She was determined to marry for love, never expecting that her adventures would lead her to a lifetime of passion.The Runaway Heiress
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March 25, 2004
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Excerpt from Adventures of a Scottish Heiress by Cathy Maxwell
Ian Campion was bloody tired of being poor.
Making his way through the foul and narrow streets of the rookery known as the Holy Land for the Irish inhabitants who lived one on top of another there in unrelenting poverty, he wondered how he could have ever believed he could create a better life for his family here than the one they'd had in Ireland. He hated the closeness of the buildings, the crushed spirit of the people, and the soot in the air from the hundreds, no, thousands of smoking chimneys.
Of course, the last time he'd lived in London, he'd been on his way to becoming a man of means as a student of the law at Lincoln's Inn. The streets he'd walked had been vastly different then. His future had been full of promise until he'd returned to Dublin and destroyed everything with his pride and arrogance.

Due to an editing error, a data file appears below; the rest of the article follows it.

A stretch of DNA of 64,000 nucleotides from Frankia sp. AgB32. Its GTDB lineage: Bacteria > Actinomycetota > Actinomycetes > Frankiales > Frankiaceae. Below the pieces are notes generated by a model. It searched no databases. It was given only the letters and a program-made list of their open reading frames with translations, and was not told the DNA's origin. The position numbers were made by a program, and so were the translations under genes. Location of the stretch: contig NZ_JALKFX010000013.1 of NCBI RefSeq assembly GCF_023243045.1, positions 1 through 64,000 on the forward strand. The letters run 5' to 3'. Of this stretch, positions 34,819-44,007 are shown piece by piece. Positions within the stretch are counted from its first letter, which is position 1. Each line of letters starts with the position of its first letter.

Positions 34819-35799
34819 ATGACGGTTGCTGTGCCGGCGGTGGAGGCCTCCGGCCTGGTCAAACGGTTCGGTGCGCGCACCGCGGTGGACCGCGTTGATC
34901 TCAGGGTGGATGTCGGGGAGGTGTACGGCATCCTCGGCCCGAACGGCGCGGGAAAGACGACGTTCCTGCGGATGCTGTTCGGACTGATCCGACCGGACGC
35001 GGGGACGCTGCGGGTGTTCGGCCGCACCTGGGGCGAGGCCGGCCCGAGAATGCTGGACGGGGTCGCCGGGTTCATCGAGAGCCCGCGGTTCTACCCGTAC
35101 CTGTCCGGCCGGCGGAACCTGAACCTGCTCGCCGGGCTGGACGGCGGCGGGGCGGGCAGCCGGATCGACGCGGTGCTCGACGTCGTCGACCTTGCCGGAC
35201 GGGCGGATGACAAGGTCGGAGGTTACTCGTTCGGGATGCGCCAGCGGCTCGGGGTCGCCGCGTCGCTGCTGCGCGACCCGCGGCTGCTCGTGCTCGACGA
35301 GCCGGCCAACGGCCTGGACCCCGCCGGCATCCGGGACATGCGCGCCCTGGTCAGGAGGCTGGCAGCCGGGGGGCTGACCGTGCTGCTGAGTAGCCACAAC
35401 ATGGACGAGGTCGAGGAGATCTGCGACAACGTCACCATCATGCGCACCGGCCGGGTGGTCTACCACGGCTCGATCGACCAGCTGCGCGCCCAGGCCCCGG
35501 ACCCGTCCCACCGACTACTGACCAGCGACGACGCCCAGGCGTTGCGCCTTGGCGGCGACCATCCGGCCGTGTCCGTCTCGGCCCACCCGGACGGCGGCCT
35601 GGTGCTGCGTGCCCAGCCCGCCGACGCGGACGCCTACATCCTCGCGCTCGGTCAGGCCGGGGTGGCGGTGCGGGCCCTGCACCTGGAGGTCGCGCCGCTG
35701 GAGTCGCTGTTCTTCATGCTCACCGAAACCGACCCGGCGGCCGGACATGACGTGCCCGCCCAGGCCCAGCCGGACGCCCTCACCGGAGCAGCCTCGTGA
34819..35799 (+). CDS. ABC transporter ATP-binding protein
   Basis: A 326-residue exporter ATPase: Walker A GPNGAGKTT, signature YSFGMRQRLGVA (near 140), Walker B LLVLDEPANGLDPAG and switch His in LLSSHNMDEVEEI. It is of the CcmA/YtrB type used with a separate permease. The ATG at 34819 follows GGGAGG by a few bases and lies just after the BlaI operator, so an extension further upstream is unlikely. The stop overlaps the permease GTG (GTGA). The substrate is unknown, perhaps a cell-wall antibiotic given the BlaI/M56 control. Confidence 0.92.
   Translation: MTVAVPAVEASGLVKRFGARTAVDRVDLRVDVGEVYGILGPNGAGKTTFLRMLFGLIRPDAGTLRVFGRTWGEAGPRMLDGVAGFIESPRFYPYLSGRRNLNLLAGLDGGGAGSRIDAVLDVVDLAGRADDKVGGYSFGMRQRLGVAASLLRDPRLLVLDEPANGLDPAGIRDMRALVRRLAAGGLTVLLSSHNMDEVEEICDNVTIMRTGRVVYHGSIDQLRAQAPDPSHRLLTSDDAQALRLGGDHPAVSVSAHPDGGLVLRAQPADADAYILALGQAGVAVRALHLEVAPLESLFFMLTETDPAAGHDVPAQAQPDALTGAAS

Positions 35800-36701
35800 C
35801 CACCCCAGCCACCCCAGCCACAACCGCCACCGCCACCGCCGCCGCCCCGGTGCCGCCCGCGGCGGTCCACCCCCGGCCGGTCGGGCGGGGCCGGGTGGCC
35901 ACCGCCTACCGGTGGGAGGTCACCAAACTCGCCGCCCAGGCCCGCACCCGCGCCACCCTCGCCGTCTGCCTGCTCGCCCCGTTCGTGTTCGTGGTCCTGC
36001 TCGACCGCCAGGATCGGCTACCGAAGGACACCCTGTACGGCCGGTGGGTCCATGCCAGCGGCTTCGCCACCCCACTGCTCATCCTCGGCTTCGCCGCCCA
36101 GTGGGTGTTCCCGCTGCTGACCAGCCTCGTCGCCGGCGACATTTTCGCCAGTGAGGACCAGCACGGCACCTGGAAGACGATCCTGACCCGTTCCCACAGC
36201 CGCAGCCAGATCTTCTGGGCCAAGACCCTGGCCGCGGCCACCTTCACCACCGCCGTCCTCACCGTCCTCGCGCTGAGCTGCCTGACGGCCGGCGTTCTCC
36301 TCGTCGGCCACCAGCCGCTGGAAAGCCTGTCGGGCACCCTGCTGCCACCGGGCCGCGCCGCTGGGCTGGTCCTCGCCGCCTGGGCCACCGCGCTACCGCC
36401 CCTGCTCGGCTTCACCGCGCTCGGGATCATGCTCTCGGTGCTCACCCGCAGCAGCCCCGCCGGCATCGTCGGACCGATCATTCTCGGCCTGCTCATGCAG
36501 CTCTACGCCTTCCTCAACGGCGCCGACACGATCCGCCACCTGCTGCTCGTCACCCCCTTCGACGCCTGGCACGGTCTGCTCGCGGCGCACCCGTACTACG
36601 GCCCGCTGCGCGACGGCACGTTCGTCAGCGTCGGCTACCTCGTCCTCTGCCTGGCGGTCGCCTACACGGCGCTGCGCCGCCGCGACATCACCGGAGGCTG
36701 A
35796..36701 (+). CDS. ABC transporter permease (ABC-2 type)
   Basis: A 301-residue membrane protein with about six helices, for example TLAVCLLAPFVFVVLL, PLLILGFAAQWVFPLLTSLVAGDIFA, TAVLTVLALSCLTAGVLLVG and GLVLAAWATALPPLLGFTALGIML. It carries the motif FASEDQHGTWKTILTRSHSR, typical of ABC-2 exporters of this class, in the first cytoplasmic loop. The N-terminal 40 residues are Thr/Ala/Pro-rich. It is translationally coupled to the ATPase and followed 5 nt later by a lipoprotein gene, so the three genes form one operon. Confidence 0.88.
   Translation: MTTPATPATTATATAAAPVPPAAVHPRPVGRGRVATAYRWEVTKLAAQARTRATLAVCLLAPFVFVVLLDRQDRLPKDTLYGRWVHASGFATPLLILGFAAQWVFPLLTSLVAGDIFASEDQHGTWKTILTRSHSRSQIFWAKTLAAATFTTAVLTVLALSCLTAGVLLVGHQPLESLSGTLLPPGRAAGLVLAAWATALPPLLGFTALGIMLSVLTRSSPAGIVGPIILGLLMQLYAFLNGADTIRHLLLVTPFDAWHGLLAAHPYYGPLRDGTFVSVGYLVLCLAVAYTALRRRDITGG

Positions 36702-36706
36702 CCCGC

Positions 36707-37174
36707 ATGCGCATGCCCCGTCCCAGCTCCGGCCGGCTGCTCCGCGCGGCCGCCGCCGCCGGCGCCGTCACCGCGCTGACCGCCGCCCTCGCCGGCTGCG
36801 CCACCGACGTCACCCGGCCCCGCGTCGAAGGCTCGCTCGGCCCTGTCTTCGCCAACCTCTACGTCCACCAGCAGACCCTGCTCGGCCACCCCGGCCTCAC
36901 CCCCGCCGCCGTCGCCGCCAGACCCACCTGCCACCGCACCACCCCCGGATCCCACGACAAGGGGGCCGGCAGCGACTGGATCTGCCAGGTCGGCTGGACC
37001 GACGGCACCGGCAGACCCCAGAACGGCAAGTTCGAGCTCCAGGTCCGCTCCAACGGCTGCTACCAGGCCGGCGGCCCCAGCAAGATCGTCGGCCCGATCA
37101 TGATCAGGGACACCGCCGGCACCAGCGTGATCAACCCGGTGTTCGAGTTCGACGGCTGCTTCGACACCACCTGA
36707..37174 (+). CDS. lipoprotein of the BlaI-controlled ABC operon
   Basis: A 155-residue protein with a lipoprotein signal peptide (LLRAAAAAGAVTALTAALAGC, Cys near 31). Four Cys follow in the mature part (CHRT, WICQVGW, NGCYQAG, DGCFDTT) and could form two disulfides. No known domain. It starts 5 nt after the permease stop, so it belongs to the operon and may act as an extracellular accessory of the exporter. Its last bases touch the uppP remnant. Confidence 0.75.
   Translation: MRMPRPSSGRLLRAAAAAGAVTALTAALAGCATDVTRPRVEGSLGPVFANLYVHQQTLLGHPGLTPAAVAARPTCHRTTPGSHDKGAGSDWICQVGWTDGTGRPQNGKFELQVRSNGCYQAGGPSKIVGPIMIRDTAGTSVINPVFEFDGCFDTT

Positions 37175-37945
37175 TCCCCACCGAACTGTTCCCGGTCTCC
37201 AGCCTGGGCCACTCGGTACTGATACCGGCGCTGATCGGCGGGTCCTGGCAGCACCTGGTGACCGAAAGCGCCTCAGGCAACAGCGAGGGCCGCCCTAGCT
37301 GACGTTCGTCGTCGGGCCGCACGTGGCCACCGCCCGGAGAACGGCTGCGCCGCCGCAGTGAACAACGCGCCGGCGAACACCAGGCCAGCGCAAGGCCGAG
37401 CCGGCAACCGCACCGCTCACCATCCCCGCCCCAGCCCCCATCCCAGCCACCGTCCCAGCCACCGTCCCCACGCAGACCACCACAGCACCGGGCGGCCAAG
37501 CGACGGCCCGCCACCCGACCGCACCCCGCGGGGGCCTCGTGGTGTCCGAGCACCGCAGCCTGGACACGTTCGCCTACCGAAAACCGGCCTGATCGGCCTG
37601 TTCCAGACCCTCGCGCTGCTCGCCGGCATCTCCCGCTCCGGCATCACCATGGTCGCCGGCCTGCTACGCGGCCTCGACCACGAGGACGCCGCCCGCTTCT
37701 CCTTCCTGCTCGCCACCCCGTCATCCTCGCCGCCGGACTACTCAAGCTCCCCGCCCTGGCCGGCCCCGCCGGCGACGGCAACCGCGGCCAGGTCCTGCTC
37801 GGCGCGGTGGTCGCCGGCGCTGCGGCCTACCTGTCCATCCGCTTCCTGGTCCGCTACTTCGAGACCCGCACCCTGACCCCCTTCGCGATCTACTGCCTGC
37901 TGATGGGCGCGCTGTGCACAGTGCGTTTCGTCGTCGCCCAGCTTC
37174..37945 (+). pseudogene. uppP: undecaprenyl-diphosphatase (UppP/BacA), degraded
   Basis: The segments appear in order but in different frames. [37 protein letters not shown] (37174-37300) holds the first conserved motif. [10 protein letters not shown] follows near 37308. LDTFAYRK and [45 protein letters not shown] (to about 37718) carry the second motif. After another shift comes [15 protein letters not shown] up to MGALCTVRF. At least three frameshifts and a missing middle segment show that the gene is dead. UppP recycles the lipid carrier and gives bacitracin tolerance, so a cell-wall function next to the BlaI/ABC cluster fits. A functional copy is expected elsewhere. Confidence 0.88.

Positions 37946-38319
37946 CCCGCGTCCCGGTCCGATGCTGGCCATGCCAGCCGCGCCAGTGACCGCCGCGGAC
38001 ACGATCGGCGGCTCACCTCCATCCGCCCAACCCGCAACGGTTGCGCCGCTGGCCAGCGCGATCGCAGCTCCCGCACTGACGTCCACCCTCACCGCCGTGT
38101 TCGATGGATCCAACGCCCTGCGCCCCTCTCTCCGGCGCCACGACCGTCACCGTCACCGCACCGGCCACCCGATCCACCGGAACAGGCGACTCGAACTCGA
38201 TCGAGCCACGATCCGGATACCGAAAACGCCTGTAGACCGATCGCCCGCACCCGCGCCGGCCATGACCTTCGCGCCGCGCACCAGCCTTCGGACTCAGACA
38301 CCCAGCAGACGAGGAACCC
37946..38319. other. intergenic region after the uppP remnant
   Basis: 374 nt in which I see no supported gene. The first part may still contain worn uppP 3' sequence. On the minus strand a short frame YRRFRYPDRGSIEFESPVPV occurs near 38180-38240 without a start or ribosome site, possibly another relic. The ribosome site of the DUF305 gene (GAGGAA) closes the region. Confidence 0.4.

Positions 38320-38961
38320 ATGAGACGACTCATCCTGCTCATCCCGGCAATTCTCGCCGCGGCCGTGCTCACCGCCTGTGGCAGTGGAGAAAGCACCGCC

His dark thoughts were interrupted when a half dozen children in ragged clothes dashed past him on the chase for a rat one of them had spied. Their mothers sat on the front stoop sucking down gin and laughing wildly at some joke one of them had shared. The women fell silent, their expressions speculative, when a party of barefoot, unkempt sailors newly off their ship swaggered by on their way to one of the area's many brothels. Meanwhile, in the entrance of a supposed butcher's shop, pick-pockets, lazy and in good humor from working richer areas, haggled with the "butcher" over fencing their stolen goods.
Ian walked through the party of sailors. They had the good sense to move out of his way, as he knew they would.
He was a big man, a hard one, and willing to use his size to his advantage. The wide brim of the hat he wore low over his eyes added to his dangerous air. His hand rested on the strap of the leather knapsack he'd stolen off the body of a dead French soldier during the war over a year ago. In it was everything he owned, including the flintlock pistol that could get him transported if it was found on his person. The English weren't comfortable with the idea of an Irishman walking their streets with a gun.
Not that they would need the gun as a reason to see Ian gone.
A whore sitting in a window across the street called in greeting, "Well, look who has finally returned home." She leaned forward, her breasts practically tumbling out of her bodice. "Hey, Campion, are you going to give me a go this time?"